Michelle Obama has always given off an air of confidence and humility all at once. A consistent champion for children through her endless pursuits of community building, healthy food choices and more, it’s no surprise she left quite the legacy as First Lady.
I had the pleasure of interviewing PhotoShelter member Amanda Lucidon on her recently released book Reach Higher: An Inspiring Photo Celebration of First Lady Michelle Obama. The new book will focus on educating young readers on the role of the First Lady and the White House, sharing behind-the-scenes stories about Lucidon’s time at the White House, and of course stunning images from Mrs. Obama’s White House years.
Amanda previously released a New York Times best seller Chasing Light: Michelle Obama Through the Lens of a White House Photographer. This interview has been lightly edited for clarity and length.
Feature Photo by Amanda Lucidon; First Lady Michelle Obama tapes a video for Animal Planet’s Puppy Bowl with students from Harriet Tubman Elementary school on the South Lawn of the White House, Oct. 28, 2013.
Congratulations on the success of Chasing Light! What made you want to make a second book? And why did you choose to focus on young readers for it?
The idea sprung from a conversation with two wonderful editors: Kaitlin Ketchum, editor of Chasing Light, and Emily Easton, editor of Reach Higher. There was interest in adapting Chasing Light for young readers, which really excited me. The White House is such an amazing place filled with fascinating history. In addition to the adapted content from Chasing Light, I thought this would be the perfect opportunity to share some of the fun facts that I learned while working at the White House. And I’d be remiss in not giving due credit to my 8-year old godson Mason, a history buff, who pointed out that there weren’t enough children’s books about First Ladies. He simply requested, “You should make one.”
We love the cover photo. Can you tell us a little about that particular image? How did you decide on that?
Thank you! In honor of Black History Month, Mrs. Obama invited young black female dancers from the D.C. area to share their talents and participate in a workshop where they learned from some of the best choreographers in the industry; Debbie Allen, Judith Jamison, Fatima Robinson and Virginia Johnson.
Upon welcoming the young dancers to the White House, Mrs. Obama paid homage to the legacy of dancers who helped pave the way for principal ballerina, Misty Copeland. In her moving remarks, Mrs. Obama said:
“I know we have the power to keep reaching higher and defying the odds and achieving those firsts and seconds and thirds and hundreds and thousands until a black principal dancer is no longer a cause for headlines, and our children are limited only by the size of their dreams and their willingness to work for them.”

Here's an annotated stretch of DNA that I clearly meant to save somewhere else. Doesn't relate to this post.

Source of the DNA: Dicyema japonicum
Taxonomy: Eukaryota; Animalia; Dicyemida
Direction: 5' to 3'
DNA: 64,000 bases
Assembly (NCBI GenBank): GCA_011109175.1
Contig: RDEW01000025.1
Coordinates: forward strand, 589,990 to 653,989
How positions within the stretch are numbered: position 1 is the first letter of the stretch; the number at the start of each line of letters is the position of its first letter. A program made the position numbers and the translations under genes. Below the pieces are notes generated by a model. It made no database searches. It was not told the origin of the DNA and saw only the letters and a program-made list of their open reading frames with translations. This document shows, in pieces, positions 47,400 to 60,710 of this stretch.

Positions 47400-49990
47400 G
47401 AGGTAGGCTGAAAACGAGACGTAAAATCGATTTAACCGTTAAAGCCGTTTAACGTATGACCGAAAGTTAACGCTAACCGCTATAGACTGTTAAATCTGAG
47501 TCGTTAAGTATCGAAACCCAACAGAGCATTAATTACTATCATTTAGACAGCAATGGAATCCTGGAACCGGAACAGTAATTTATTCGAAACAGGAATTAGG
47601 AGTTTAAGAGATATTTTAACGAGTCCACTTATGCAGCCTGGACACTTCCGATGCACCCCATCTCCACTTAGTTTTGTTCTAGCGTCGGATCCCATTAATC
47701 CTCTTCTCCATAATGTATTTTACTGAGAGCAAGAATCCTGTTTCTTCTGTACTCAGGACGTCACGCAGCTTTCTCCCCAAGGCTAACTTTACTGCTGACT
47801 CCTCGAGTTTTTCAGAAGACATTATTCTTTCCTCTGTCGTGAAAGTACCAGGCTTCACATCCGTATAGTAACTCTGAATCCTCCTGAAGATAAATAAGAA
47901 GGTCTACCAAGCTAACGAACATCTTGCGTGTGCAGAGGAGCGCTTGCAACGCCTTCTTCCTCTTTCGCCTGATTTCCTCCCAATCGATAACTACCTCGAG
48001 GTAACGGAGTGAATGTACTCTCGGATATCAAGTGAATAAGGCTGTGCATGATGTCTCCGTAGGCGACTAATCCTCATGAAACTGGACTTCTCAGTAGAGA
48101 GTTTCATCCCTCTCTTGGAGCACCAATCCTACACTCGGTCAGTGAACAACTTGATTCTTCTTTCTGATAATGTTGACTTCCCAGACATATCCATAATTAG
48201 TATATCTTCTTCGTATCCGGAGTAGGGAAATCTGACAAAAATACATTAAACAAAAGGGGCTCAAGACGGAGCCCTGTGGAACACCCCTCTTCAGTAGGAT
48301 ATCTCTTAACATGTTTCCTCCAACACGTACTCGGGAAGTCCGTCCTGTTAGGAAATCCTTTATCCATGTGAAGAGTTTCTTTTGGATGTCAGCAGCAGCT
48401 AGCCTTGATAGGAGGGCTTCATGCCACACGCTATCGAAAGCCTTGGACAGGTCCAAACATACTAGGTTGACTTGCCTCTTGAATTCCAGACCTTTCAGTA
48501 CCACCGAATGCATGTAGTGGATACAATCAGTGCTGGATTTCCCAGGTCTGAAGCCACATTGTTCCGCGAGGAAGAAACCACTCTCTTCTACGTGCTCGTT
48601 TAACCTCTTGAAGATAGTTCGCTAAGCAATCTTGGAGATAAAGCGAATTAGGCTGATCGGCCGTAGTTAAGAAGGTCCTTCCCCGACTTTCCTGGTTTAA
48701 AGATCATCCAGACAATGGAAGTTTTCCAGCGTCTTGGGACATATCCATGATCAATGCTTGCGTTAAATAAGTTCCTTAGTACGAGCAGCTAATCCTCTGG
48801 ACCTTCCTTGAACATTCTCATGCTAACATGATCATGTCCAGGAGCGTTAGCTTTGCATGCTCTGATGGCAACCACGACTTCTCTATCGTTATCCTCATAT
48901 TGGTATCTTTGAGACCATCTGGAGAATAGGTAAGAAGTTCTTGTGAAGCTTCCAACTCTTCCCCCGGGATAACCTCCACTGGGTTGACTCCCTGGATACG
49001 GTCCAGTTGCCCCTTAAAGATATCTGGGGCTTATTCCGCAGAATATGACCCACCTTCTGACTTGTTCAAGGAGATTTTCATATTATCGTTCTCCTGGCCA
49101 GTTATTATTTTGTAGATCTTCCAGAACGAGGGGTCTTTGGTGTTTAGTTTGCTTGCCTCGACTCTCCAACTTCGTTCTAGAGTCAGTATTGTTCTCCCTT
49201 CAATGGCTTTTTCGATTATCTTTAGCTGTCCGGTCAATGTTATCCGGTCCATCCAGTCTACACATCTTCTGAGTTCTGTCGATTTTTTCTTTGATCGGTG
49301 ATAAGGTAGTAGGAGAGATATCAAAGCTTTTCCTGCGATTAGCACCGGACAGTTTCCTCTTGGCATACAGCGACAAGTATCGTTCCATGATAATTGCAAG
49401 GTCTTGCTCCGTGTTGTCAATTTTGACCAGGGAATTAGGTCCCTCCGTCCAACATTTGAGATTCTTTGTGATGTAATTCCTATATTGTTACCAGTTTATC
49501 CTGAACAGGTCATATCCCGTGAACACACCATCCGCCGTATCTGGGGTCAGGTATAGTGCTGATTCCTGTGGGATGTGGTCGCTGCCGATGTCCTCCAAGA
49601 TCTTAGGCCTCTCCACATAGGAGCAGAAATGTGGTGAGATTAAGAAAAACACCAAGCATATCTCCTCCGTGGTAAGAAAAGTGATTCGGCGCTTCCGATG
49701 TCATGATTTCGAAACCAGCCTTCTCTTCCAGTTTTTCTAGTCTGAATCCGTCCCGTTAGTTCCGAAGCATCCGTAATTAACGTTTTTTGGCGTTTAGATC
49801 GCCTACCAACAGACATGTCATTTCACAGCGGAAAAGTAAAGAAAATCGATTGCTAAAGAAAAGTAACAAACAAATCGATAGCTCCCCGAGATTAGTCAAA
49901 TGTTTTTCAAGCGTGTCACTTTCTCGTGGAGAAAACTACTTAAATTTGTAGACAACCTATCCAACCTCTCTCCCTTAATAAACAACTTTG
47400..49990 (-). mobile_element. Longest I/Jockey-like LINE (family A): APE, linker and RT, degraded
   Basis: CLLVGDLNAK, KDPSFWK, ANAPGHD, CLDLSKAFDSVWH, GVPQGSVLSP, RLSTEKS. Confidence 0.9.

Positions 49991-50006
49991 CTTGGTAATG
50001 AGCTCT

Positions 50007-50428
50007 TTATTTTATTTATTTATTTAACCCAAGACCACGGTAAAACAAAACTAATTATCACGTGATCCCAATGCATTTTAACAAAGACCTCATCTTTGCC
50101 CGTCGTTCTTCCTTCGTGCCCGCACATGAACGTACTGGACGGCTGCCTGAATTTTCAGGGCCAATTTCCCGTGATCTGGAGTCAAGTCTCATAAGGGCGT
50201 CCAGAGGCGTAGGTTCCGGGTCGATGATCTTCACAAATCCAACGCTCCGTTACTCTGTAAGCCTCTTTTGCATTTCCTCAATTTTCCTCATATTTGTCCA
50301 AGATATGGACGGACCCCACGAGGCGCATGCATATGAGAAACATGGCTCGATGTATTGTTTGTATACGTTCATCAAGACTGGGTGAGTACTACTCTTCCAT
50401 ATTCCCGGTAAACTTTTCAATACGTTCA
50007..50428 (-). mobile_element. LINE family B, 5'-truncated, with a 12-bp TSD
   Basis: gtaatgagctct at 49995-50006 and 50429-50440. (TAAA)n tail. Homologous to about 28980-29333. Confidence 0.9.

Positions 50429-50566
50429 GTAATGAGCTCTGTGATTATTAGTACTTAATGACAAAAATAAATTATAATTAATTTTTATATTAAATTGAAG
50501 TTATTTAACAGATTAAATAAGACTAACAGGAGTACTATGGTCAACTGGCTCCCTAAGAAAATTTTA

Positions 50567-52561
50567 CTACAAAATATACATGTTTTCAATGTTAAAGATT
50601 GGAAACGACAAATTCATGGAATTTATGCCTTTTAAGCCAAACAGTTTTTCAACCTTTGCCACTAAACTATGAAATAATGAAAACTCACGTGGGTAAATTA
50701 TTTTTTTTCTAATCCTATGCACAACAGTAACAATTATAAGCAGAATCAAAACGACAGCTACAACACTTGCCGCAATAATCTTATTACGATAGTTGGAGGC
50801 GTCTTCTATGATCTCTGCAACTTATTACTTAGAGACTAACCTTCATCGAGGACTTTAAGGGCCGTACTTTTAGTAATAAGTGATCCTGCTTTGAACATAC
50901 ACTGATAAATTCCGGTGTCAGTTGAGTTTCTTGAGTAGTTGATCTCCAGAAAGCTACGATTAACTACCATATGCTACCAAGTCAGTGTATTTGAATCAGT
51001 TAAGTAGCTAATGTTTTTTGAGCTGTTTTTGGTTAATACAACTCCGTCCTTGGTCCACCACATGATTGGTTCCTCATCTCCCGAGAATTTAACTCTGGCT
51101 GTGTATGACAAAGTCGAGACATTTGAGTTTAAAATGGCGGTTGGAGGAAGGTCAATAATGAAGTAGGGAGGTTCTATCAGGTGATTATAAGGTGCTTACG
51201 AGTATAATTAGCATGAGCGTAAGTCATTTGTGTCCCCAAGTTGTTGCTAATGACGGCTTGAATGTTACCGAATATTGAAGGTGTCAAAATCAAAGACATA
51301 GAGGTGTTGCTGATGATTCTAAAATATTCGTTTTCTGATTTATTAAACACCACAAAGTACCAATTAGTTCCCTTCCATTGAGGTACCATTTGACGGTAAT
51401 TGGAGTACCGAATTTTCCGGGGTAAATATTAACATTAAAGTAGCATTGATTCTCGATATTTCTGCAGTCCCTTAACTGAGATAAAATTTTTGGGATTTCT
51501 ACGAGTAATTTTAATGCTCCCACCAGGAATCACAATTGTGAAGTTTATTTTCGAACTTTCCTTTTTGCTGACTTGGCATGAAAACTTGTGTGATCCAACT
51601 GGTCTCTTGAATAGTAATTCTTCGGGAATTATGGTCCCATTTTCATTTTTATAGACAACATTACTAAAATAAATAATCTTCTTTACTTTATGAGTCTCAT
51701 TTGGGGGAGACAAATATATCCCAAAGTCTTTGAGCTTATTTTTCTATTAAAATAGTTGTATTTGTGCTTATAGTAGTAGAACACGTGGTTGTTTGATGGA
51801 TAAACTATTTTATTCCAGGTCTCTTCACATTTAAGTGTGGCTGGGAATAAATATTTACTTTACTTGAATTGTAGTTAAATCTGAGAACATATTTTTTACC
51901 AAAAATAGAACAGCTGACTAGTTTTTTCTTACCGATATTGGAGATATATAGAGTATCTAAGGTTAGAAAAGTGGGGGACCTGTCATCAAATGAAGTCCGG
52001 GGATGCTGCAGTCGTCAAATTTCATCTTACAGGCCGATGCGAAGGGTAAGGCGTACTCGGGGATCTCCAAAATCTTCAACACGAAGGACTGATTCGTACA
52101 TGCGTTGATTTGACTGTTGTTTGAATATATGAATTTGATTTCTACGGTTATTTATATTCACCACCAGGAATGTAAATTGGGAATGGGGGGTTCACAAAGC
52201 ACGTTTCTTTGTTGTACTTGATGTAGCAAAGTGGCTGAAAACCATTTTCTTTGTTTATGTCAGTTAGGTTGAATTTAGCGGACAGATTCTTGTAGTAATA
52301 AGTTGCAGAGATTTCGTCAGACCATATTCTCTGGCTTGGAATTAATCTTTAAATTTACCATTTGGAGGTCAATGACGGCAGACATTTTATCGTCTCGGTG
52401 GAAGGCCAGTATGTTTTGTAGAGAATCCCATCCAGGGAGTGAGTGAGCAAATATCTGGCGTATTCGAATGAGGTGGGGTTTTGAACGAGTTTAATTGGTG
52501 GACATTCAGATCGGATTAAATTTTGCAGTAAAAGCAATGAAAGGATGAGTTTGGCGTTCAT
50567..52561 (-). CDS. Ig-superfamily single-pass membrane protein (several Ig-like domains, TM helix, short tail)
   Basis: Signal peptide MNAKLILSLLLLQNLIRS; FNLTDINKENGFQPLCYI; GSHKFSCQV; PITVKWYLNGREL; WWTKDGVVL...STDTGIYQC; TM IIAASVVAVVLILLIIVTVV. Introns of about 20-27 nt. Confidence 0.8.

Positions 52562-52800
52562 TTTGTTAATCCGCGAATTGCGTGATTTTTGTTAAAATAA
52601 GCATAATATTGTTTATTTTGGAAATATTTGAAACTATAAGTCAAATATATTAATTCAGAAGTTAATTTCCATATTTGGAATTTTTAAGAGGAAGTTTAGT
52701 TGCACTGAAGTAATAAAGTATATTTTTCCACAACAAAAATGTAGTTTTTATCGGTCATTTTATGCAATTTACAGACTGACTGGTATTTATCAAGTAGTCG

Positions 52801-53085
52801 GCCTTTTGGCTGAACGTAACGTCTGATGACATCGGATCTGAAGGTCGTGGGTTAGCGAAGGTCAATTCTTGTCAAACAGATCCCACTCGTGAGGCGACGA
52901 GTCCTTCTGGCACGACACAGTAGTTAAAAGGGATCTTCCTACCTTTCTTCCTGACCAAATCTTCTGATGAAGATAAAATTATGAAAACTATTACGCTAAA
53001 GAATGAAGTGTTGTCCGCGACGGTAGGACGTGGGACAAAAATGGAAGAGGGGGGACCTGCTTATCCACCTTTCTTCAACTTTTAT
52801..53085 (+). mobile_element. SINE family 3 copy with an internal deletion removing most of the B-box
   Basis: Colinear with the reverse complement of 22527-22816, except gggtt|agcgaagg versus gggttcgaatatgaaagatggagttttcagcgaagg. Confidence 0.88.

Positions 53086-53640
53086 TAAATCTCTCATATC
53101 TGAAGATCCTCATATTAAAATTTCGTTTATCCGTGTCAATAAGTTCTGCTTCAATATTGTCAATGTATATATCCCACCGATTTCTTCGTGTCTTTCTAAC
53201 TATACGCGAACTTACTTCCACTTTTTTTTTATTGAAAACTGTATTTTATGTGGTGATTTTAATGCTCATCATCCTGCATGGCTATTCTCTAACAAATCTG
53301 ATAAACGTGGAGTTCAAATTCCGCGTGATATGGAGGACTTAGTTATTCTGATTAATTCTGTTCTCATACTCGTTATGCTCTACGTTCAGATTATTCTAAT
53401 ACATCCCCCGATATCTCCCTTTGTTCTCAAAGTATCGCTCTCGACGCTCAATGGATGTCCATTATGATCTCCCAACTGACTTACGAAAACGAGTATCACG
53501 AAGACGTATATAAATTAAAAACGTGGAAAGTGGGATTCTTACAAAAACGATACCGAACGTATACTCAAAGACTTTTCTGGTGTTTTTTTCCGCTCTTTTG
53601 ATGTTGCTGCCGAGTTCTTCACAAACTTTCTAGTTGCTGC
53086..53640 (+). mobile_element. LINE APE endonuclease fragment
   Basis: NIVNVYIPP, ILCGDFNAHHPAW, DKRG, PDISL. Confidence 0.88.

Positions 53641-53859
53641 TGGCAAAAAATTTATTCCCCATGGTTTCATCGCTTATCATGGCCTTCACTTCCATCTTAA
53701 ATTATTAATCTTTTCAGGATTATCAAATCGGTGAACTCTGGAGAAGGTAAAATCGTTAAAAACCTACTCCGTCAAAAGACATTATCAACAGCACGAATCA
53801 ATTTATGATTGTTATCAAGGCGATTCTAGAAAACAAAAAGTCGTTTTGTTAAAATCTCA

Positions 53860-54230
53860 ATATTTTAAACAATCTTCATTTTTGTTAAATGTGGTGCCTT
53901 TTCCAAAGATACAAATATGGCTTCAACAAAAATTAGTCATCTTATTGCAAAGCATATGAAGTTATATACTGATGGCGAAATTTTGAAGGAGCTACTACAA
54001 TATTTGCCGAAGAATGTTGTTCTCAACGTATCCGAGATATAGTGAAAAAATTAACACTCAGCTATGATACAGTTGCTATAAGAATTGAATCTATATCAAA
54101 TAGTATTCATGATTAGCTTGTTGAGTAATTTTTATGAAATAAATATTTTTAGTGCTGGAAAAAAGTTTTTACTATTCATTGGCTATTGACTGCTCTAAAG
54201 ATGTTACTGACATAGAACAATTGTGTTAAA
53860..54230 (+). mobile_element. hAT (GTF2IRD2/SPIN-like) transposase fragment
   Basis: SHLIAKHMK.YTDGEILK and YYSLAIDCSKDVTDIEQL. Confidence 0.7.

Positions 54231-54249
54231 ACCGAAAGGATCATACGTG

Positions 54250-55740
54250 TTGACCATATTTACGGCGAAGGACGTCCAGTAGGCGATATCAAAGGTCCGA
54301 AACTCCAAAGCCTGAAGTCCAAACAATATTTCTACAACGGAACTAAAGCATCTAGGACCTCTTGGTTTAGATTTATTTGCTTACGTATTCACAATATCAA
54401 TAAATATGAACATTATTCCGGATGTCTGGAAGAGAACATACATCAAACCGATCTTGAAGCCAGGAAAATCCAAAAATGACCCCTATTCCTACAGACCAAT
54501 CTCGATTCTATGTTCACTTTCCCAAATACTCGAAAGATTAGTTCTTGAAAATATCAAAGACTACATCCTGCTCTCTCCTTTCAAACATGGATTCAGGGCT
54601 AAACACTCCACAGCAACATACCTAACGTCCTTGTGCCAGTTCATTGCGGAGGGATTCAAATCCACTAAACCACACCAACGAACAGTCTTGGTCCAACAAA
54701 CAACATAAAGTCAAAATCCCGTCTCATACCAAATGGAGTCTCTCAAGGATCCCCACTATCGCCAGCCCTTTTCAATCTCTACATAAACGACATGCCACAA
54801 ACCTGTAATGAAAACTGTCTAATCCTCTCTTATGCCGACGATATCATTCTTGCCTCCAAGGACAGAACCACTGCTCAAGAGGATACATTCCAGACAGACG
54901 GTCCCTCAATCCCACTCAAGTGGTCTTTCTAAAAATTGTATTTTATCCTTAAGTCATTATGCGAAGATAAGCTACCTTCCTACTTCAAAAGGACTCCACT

I love the excitement of the girls reaching for Mrs. Obama, as well as her reaction to them. She has become a source of inspiration for so many people across the country and the world. But she is also grounded, compassionate, humble and nurturing. And I hope that comes across in the cover photo.
You’re one of the few female White House photographers in history. Can you talk to us a little about what that means to you?
It was an incredible honor to work for an administration that appointed more women and minorities than ever before. Working as an Official White House Photographer is a unique responsibility that few people have experienced. As one of few females in history to serve in this role, I was so grateful that I could count on the support and advice of women who worked in the White House previously, such as Susan Biddle, Samantha Appleton, Sonya Hebert and Shealah Craighead.
Tell us about your process creating this particular book. How did you choose the final images? How did you ensure the content — both images and copy — was friendly for young readers?
Since Reach Higher is intended for children ages 8-12, the text and photos were edited to be more kid-friendly. We’ve added some new photos that weren’t included in Chasing Light, that have a strong appeal for children. It was important to keep the young readers engaged. I think the creative design elements, the brilliant colors, the pull quotes and the fun facts about the White House and First Ladies provide additional features that are unique to this book.
What gear did you typically use? Did that change throughout your time at the White House?
For assignments at the White House, I tried to keep it light and efficient. I typically carried two cameras with a long lens on one body and a wide angle on the other. And I always had a strobe, which took a while to get used to as a documentary photographer. But as a White House photographer, you could quickly go from covering an event to taking a few posed portraits backstage with participants and the President and First Lady.
For domestic and international trips, the days could be long so I carried a few additional prime lenses and a teleconverter, as well as extra batteries and a plethora of memory cards. I never wanted to worry about missing a moment.
Throughout my career, I’ve used different systems based on the gear provided by employers. But Nikon is my long-standing personal preference. Their continuous professional support has been instrumental.
What message are you hoping this book sends overall?
I would like children to learn more about the White House, the important role of First Ladies, and Mrs. Obama’s dedication to improving the lives of young people and families. But most importantly, I hope readers realize that their dreams can become reality.